The analysis covered campaigns from leading brands such as Western Union, Sara Lee and Kimberly Clark. The report shows that the brands reached roughly 3.2 million consumers running their campaigns that delivered deals and incentives, and that 19% of the social followers became advocates when encouraged via referral marketing programs. The amplification effect of the programs was quite impressive: those 19% who became followers (and numbered around 600,000) then referred products and services to more than 9 million social connections, boosting reach by 15 times. With 3% of those connections then becoming new customers, the end result was that the brands picked up close to an additional 10% of new customers from their initial 3.2 million.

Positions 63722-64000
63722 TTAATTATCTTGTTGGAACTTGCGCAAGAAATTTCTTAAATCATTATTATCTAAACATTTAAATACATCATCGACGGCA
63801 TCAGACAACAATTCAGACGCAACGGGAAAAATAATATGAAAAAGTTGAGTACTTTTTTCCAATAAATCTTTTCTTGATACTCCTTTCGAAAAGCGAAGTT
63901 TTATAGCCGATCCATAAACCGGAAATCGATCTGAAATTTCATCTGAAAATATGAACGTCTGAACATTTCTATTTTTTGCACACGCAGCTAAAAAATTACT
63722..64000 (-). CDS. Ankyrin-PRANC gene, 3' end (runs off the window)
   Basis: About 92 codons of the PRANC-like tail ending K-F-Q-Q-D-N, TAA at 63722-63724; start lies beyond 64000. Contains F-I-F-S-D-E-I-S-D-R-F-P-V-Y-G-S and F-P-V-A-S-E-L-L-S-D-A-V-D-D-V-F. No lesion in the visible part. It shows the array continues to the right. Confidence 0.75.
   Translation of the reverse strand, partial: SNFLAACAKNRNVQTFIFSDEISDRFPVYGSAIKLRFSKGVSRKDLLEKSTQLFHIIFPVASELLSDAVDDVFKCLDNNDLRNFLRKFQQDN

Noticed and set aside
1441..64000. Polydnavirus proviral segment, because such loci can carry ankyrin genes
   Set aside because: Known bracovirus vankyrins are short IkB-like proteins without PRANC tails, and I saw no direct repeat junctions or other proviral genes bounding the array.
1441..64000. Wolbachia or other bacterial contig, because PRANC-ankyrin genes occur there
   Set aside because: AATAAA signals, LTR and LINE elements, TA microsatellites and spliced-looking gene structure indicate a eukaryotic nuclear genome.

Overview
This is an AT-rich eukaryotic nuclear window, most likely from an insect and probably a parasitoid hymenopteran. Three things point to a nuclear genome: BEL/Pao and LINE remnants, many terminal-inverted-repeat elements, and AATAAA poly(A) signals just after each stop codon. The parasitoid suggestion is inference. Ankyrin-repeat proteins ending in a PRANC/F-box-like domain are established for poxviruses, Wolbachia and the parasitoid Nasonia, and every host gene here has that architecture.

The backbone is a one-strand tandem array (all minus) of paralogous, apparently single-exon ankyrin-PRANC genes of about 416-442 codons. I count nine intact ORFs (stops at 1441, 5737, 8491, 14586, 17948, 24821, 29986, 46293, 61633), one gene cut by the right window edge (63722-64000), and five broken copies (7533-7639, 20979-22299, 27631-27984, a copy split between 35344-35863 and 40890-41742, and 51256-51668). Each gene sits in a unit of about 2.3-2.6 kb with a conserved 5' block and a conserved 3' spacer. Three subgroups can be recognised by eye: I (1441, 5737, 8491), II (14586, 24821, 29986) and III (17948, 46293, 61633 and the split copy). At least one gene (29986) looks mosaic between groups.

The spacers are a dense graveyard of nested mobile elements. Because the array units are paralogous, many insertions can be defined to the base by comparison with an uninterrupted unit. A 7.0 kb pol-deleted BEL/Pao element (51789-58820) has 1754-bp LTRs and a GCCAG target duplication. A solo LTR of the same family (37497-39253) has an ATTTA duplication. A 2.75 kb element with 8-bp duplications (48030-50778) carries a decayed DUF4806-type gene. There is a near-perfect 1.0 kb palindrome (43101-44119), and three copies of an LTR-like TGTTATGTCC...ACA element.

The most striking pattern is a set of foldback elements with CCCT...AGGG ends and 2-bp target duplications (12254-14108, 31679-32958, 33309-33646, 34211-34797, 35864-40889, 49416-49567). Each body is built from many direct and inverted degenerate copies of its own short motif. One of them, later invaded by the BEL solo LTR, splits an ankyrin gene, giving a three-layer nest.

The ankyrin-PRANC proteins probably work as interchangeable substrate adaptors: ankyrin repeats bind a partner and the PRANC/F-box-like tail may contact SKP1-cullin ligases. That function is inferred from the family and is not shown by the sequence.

But perhaps most surprising is that the social followers who referred the brands used email as their primary sharing channel. While some 85% of that their reach was obtained through Facebook sharing (as opposed to about 12% through email), more new customers were obtained through email (50.8%) than through Facebook (22%), Twitter (26.8%), Pinterest and LinkedIn (0.4%) combined.
As the researchers note, “marketers should avoid falling into perception traps – like email marketing is somehow vastly different from social marketing. Anything that connects consumers is social.” And in the case of email, it certainly seems to have the desired results.